Physics and Art - Research Article from World of Physics

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Physics and Art

Physics and the arts have always had a complex, interactive relationship. Classical Greek art and philosophy (the forerunner of modern science) shared the same goal: the description of the natural world, the first in concrete terms (through sculpture, painting, or architecture) and the second in contemplative terms (through mathematics and other forms of thought). During the Classical period (c. 475-338 Second Century), sculptors like Phidias and Polyclitus, the architects Mnesicles, Ictinus and Callicrates, and the painters Apollodorus and Zeuxis created works that depicted the natural world as close as possible to visual reality. Zeuxis, for instance, was reported to have painted grapes that appeared so natural that birds tried to eat them. The Athenian Erechtheum (constructed 421-405 Second Century), a temple on the Acropolis, mixes the aesthetics of sculpture with the physics of architecture on its south porch, known as the Porch of the Maidens. Instead of columns, the roof of the Erechtheum was supported by huge female statues, called caryatids. Greek philosophers also explored some of the same ideas as do modern physicists, ranging from the depiction of reality through mathematics pioneered by Pythagoras to the explorations of the nature of the universe by Thales and the members of the Ionian school.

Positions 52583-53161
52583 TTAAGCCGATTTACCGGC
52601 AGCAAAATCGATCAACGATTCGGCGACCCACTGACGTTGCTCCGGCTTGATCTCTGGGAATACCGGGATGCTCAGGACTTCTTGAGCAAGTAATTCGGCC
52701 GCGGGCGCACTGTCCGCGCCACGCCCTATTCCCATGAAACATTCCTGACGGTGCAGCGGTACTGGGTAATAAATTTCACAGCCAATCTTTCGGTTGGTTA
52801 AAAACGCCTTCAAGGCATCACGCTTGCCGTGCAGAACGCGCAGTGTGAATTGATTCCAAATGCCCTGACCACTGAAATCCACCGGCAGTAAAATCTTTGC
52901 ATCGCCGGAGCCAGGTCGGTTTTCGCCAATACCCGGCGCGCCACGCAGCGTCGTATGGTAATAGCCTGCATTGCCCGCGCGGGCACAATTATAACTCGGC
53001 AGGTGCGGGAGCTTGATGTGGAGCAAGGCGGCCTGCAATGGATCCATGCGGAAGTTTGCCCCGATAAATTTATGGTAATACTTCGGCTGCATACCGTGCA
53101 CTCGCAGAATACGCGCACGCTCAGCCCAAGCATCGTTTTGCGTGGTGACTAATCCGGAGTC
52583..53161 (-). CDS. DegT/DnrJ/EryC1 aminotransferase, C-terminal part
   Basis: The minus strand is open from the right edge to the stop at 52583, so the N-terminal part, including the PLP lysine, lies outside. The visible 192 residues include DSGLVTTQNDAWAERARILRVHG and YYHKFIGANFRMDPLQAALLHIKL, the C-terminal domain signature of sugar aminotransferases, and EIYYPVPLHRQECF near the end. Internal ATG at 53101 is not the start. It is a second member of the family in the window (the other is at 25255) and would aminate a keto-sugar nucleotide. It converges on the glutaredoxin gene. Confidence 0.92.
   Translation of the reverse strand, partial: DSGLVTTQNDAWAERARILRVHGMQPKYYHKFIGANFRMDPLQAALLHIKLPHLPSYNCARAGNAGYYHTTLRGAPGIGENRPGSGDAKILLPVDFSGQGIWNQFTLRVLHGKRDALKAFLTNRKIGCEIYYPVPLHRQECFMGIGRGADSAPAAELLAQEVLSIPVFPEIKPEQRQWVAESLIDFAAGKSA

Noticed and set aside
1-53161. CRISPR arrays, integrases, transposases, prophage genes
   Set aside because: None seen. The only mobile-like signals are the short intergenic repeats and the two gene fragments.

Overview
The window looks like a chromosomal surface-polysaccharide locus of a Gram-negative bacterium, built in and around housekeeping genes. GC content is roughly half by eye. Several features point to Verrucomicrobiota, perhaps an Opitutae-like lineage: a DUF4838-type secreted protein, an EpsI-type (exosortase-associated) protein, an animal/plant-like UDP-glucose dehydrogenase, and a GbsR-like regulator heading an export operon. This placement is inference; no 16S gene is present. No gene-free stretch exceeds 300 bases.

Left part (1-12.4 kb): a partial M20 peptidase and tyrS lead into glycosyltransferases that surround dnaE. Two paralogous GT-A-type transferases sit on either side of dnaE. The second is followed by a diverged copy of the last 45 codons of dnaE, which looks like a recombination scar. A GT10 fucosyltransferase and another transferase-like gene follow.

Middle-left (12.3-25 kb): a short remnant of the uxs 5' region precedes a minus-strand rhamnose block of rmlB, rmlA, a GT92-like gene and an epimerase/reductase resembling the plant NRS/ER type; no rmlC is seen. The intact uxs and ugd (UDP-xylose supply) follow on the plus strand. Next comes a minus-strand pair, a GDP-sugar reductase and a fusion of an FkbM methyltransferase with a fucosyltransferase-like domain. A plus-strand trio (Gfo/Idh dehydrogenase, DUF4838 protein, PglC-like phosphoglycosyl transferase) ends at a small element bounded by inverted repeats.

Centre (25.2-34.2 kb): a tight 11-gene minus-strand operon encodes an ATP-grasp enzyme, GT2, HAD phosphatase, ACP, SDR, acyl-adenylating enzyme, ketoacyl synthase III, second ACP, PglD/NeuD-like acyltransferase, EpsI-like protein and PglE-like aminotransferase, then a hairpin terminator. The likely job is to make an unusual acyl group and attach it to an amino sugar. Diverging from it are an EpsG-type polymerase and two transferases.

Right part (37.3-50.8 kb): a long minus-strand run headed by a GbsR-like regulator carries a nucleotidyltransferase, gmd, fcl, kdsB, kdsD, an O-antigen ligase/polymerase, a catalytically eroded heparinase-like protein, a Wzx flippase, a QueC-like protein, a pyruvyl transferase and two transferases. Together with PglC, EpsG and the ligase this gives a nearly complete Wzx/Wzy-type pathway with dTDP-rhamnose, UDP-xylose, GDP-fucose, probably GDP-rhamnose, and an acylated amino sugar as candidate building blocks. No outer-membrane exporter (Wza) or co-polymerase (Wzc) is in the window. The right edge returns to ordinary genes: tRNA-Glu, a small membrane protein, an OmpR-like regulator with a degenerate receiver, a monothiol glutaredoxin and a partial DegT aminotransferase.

Successors to the classical Greeks also investigated the same questions as do modern physicists through art. In his journals, Leonardo da Vinci mixed artistically gifted sketches with experimental notes. In the twentieth century artists and physicists have both been obsessed with the same themes. Salvador Dali did paintings that included hypercubes and warped space-time; Rene Magritte included many trains, rulers, clocks, and other favorites of Einsteinian metaphor in his surrealist work.

Some believe that the beginning of the information age will bring about greater cross-fertilization between the fields of physics and art. Others believe that an increase in human knowledge will increase the requirement for specialization, so that physics and art will drift further apart in the years to come.

This section contains 323 words
(approx. 2 pages at 300 words per page)
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